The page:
#Lookback: John David Love

A County 10 series in partnership with the Fremont County Museum System
where we take a #Lookback at the stories and history of our community and
presented by Mick Pryor, Financial Advisor with Edward Jones.

Photo courtesy of the University of Wyoming

Geologist David Love was an esteemed geologist and conservationist born in Riverton, Wyoming in 1913. He was raised on Muskrat Creek between Moneta and Castle Gardens, the petroglyph site near Gas Hills. His mother Ethel Waxman earned a degree from Wellesley College and came to Wyoming by stagecoach to work as a school teacher. His mother taught her children at home for much of their early education and included Classical Greek and Latin along with French in their studies. Love graduated from Fremont County Vocational High School in Lander before studying geology and chemistry in Laramie earning a Bachelor of Science degree and a Master of Science degree from the University of Wyoming. He continued his education at Yale and earned a doctorate degree in 1938. He spent three summers doing fieldwork in the Absaroka mountains to earn his doctorate degree. The Absarokas remained special to him, and his ashes are scattered there.

Love worked briefly for Shell Oil company before joining the US Geological Survey where he worked until he retired. During World War II, Love helped the government find uranium at Pumpkin Buttes and vanadium, a strategic metal that was used to strengthen steel for armor plates on ships, aircraft, and tanks.

One of his proudest accomplishments was producing a geological map of Wyoming in 1955 and revising it again 30 years later.

John McPhee’s book, “Rising from the Plains”, was inspired by David Love’s life story and the lives of his parents and the geology of Wyoming. Love pointed out how geology determined where people chose to build towns. Love traveled with McPhee across Wyoming in a Bronco and explained the geology of his beloved state.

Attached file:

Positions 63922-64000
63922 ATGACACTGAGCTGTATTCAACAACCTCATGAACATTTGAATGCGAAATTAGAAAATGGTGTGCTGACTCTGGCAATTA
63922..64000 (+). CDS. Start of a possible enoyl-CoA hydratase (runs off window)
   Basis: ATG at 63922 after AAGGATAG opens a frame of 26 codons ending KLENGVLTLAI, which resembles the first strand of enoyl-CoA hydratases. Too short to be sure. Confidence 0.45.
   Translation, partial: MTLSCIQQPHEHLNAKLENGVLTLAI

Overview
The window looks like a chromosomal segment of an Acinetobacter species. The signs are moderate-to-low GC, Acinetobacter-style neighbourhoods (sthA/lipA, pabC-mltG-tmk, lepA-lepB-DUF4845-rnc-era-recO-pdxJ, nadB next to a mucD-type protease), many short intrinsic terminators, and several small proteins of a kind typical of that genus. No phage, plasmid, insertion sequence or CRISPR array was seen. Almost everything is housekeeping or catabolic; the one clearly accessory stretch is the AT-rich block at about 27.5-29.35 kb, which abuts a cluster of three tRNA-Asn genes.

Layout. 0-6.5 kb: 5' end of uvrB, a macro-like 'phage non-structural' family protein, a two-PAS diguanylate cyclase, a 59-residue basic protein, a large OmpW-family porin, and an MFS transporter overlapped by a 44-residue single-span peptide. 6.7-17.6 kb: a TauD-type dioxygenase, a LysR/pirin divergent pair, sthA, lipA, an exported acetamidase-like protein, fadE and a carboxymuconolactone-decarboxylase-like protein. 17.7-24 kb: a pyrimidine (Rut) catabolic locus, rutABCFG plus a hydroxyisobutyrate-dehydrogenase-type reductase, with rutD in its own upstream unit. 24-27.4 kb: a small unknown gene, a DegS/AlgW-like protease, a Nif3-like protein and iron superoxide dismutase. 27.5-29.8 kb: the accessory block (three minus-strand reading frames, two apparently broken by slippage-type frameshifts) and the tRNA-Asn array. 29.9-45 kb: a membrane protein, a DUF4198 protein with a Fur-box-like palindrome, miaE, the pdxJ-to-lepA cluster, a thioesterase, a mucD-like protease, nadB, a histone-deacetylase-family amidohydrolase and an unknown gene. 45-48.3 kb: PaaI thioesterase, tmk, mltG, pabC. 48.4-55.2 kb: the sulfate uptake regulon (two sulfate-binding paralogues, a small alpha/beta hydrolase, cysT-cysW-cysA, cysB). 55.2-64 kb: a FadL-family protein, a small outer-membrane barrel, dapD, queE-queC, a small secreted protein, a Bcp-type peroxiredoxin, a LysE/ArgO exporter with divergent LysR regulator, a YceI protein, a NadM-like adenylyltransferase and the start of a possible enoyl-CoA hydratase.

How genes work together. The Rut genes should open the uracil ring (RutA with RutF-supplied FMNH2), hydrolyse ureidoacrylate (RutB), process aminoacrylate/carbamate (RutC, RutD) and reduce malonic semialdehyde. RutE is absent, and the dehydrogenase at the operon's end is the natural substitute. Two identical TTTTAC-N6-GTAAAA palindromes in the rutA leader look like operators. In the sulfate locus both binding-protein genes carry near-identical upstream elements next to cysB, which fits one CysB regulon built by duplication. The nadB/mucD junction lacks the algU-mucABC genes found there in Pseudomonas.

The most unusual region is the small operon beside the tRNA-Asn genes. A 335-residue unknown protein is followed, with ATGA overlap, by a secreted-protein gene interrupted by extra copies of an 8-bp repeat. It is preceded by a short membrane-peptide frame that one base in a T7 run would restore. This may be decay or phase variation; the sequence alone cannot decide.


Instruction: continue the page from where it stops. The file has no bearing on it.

Love was one of the last great field geologists following the fault lines, mountain ranges, and escarpments and reading the past in the rocks. Today, with satellite imagery and computers much of the work can be done from a lab.

In 1992, Love and wife, Jane donated an acre of land in Jackson to build 15 units of affordable housing. Love had a lifelong social consciousness and was the first geologist to be concerned about the health and environmental consequences of mining. Love was known for his interest in selenium, a naturally occurring element in Wyoming, and how it affected human and animal health. In small amounts, selenium is a recognized nutrient acting as an antioxidant, but in large amounts it is toxic. Non-water-soluble selenium occurs in Wyoming rocks, but woody asters and other non-native plants take up selenium and concentrate it, and when the plant dies microbes and fungi convert it to a water-soluble form. Old-timers called selenium poisoning alkali disease or blind staggers. Love told a story of a flock master in the Lysite area who was warned not to graze his sheep in a certain area, but the shepherd saw good grazing and ignored the local cattleman’s warning believing the cattlemen wanted to keep the good grass for their cattle. The flock died of selenium poisoning.

Selenium poisoning may have played a part in the delay of relief cavalry to Custer at the Battle of Little Bighorn. The officer in charge of the relief cavalry blamed the delay on a “peculiar sickness” in the horses after they traveled through some alkali territory today known to be high in selenium.